Oct 19, 2021

Mawazo Writing Africa

Writing about the main

Level 3 latest: Curfew hours extended – it’s bad news for restaurants, bars

A staple of any ‘relegation’ to a tougher lockdown stage is an extension in the hours of our curfew. The previous overnight shutdowns – which took place from 23:00 to 4:00 – have been deemed ‘ineffective’ by the government, as new infections continue to soar. This move to Level 3 restrictions, however, is a blow to bars and restaurants across SA.

Level 3 changes: New curfew hours in South Africa revealed

The hospitality sector has been battered – properly, properly battered – by 15 months of lockdown restrictions. Total closures, reduced capacities, and controversial laws prohibiting alcohol sales have forced those in the industry to jump through some extremely difficult hoops, just to keep their businesses afloat.

However, in the face of a virus resurgence, a five-hour curfew will no longer cut the mustard, according to President Ramaphosa. Instead, it will now be extended to start at 22:00, and finish at 4:00 – staying in place for six hours. This will be in force for the duration of our time under Level 3 regulations, and will only alter at the behest of the government.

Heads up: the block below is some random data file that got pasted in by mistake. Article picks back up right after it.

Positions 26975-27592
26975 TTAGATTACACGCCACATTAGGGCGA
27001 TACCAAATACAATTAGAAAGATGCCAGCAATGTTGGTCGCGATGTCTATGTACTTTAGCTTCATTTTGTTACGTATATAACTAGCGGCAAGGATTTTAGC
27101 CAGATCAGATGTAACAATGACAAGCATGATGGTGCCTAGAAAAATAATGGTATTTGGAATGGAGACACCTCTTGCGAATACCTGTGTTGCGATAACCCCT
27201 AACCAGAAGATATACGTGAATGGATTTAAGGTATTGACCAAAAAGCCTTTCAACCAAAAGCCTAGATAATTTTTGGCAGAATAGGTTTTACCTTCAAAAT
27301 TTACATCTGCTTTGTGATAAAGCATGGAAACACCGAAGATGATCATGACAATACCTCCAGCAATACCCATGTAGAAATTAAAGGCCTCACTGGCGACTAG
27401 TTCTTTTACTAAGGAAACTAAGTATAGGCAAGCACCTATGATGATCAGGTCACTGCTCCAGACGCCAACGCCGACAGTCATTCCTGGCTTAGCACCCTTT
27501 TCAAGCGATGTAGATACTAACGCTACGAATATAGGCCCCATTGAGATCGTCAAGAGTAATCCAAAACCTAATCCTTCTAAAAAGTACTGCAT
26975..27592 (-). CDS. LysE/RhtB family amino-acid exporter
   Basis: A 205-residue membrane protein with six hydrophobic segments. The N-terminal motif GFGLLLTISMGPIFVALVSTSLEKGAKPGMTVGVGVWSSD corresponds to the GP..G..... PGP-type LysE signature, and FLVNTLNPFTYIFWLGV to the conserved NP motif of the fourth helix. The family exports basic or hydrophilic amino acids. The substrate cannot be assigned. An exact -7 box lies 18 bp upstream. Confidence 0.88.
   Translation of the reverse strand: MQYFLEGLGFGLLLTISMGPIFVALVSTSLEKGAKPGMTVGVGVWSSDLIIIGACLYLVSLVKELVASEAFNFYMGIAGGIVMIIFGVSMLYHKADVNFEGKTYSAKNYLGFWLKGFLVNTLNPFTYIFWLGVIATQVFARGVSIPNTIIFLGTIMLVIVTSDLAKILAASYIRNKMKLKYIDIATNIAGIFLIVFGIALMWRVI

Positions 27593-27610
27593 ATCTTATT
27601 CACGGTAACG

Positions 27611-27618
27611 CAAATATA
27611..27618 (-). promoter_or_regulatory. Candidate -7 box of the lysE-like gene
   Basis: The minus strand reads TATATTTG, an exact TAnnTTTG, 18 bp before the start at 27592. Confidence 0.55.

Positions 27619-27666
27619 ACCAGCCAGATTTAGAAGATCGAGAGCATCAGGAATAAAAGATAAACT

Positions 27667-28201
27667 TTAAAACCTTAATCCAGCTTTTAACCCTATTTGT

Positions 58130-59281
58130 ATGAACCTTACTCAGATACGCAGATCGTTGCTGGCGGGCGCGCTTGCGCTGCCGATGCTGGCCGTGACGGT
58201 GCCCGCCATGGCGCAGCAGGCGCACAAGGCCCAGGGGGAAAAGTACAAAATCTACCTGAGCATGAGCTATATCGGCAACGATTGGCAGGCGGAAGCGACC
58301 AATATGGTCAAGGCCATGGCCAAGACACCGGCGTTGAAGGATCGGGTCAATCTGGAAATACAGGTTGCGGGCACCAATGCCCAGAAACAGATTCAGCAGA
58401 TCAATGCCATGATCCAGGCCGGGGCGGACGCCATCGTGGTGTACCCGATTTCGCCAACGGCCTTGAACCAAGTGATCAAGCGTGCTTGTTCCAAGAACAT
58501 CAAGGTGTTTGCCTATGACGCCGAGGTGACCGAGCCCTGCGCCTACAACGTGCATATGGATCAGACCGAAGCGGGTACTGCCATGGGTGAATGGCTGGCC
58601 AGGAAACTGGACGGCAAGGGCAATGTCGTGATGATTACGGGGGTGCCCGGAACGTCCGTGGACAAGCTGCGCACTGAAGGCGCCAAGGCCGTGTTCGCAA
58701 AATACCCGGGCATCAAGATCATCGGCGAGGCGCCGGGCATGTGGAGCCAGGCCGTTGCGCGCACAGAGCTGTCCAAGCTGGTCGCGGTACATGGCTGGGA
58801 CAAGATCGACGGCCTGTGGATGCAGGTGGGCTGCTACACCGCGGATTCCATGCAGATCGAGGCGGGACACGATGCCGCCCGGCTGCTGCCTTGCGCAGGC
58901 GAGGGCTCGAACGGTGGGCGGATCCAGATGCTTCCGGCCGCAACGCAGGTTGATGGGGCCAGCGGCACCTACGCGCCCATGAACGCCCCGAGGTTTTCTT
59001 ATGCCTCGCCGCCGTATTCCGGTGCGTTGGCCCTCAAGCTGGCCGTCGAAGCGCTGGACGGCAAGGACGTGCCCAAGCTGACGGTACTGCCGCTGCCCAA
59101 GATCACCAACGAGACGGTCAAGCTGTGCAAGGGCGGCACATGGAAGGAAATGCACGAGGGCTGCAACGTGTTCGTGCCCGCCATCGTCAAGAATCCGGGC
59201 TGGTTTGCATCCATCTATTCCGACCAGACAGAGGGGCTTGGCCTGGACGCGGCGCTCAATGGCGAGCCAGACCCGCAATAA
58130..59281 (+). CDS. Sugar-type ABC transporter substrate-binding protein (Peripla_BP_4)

Why restaurants, bars are subjected to a ‘double blow

Although this is one of the more commonly altered regulations, that doesn’t exactly offer any consolation to those whose livelihoods are reliant on venues being given the maximum possible time to operate. Not only does an extended curfew trim those all-important hours down – it adds an extra one on top, and that can have a potentially devastating impact.

That’s because all bars, restaurants, and social venues have to close their doors ONE HOUR before curfew starts, to allow patrons to safely return home and avoid violating one of the longest-standing lockdown laws. Therefore, with a curfew starting at 22:00, restaurants and bars will have to shut up shop at 21:00, losing vital trade in the process.

Level 3 of lockdown will be with us for a number of weeks, and COVID-19 cases will have to drop significantly – as will the number of new hospitalisations and deaths – before restrictions can be eased once more.